When British designer Tom Dixon created the recently opened Mondrian London – his first complete-hotel design project – he installed a spectacular copper-clad structure inspired by a ship’s hull. Piercing an outside canopy, it runs through the lobby down towards the restaurant, embracing the reception desk en route. “I wanted to make a large, impactful statement and draw people in,” he says. “Copper is a great material – it’s alive, constantly changing, malleable, easy to work and patinates beautifully.”
The “red metal” has, of course, been used decoratively for millennia, but new applications are emerging as contemporary designers explore its full potential. Subtler than brass (a copper and zinc alloy) and more malleable than bronze (an alloy of copper and – usually – tin), copper has a natural radiance and iridescence. When highly polished, it emits a warm glow. When heat-treated or oxidised, it develops a spectrum of hues, from pink, red, orange and yellow to green, blue and purple. And its patina continues to change when it is touched and used.
Beyond these visual nuances, it’s also very practical. Copper is recyclable and a good conductor of heat and electricity, while its antimicrobial properties support its use in handrails, doorknobs and worktops. Interior designer Katharine Pooley boldly used copper to create a glamorous bespoke staircase in a Knightsbridge mews house. “Our client requested copper finishes throughout, from the staircase and fireplace to detailing on lighting and fittings within the kitchen and bathroom. We heat-treated and lacquered the fireplace and staircase before installation to bring out a variety of colours, from reds and pinks to blues, and combined this with sections of polished copper to show the material’s full potential.”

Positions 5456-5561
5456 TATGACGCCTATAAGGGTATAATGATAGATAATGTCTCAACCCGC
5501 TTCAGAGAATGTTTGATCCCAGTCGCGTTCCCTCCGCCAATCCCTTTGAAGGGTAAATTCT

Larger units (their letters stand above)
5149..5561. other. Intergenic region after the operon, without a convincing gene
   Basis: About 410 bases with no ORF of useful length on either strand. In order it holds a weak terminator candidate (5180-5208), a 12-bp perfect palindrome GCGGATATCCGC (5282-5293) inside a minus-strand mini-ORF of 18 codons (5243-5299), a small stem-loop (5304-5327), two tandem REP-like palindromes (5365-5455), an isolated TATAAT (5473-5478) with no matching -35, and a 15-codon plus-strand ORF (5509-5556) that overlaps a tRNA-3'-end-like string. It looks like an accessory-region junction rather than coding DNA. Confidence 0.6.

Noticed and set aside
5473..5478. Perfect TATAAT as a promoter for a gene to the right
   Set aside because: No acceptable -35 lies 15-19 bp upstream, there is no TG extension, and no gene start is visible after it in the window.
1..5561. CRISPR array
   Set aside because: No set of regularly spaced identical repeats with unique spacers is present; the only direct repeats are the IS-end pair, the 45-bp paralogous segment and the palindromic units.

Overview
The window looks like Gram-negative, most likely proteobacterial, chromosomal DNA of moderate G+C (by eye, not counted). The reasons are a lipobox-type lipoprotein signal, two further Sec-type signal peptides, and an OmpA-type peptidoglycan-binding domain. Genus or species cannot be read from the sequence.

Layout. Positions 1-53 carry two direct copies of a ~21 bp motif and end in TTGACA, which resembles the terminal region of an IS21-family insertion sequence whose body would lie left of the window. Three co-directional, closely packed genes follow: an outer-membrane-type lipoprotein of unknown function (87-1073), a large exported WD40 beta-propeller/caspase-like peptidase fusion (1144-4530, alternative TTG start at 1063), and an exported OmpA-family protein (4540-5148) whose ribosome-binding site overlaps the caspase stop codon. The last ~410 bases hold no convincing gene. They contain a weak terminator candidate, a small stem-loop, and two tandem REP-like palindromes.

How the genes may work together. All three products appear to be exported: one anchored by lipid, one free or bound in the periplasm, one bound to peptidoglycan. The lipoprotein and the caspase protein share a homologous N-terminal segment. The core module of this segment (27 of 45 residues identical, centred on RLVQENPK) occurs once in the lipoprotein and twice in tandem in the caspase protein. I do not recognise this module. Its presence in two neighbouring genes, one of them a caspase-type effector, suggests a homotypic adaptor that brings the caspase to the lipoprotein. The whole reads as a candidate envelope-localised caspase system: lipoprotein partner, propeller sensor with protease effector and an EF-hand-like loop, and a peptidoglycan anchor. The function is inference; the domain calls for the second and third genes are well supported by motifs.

Copper has traditionally been a kitchen favourite and remains so due to desirable contemporary kit such as Alessi’s La Cintura di Orione collection designed by Richard Sapper (casserole, £215; sauteuse, £234). But why stop at the batterie de cuisine? La Cornue – the Rolls-Royce of kitchen-range makers – gives its Château 150 model (£36,960) a solid-copper finish and polished-copper trim. Handmade to order, it has a personalised hob configuration and choice of fuel supply.